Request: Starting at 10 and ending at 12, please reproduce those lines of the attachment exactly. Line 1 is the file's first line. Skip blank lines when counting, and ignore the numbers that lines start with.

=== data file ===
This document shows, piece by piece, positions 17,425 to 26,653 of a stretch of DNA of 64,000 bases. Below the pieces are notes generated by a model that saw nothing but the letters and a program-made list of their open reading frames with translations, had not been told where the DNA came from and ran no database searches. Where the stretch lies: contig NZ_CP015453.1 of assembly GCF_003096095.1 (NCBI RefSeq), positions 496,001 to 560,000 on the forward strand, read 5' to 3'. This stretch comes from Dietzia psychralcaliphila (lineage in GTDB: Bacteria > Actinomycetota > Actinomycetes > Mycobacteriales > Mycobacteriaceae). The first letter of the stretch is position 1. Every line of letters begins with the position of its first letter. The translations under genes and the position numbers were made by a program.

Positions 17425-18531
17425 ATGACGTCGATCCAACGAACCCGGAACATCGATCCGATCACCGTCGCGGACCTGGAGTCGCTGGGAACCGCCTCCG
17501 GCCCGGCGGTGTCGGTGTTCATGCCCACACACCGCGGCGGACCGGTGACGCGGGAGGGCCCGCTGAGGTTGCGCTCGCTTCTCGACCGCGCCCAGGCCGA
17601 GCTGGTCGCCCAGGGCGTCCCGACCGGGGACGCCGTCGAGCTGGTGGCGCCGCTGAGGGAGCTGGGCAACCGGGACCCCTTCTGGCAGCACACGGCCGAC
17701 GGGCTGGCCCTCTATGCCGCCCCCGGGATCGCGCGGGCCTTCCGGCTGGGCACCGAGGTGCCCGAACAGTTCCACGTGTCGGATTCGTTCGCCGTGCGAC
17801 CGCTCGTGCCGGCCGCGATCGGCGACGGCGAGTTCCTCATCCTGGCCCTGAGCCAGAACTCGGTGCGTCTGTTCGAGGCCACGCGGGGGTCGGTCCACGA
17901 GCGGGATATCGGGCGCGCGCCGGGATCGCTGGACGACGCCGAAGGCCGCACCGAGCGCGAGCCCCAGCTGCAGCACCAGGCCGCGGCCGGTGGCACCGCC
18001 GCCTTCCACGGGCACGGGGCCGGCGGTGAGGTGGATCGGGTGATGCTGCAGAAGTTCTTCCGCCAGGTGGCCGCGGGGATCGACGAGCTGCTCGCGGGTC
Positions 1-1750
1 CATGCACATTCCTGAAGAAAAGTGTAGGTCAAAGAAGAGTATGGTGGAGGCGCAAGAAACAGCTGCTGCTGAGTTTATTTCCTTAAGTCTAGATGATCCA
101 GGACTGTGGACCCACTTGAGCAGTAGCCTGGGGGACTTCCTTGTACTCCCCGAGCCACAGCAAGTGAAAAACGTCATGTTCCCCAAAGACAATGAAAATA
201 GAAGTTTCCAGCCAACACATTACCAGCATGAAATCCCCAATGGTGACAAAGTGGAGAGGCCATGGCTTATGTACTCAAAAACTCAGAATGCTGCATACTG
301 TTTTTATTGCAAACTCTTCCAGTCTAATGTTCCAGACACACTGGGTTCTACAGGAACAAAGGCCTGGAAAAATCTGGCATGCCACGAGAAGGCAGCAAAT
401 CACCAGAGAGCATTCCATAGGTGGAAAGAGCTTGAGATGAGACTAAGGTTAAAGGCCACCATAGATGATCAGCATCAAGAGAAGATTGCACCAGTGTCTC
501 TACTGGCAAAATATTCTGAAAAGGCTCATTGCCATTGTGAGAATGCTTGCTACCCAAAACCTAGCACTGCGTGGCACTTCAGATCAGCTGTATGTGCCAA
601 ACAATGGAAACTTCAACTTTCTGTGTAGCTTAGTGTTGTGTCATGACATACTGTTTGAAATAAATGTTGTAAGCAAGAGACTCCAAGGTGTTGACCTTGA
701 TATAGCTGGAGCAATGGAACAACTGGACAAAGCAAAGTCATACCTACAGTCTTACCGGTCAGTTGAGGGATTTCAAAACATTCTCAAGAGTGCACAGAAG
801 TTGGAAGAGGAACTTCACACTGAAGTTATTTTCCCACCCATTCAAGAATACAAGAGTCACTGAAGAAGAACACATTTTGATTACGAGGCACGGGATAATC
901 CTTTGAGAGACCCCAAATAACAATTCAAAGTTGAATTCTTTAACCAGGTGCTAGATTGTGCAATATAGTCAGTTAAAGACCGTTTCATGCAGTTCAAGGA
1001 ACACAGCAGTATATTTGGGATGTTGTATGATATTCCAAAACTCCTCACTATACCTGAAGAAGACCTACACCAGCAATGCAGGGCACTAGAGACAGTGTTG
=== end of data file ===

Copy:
Positions 1-1750
1 CATGCACATTCCTGAAGAAAAGTGTAGGTCAAAGAAGAGTATGGTGGAGGCGCAAGAAACAGCTGCTGCTGAGTTTATTTCCTTAAGTCTAGATGATCCA
101 GGACTGTGGACCCACTTGAGCAGTAGCCTGGGGGACTTCCTTGTACTCCCCGAGCCACAGCAAGTGAAAAACGTCATGTTCCCCAAAGACAATGAAAATA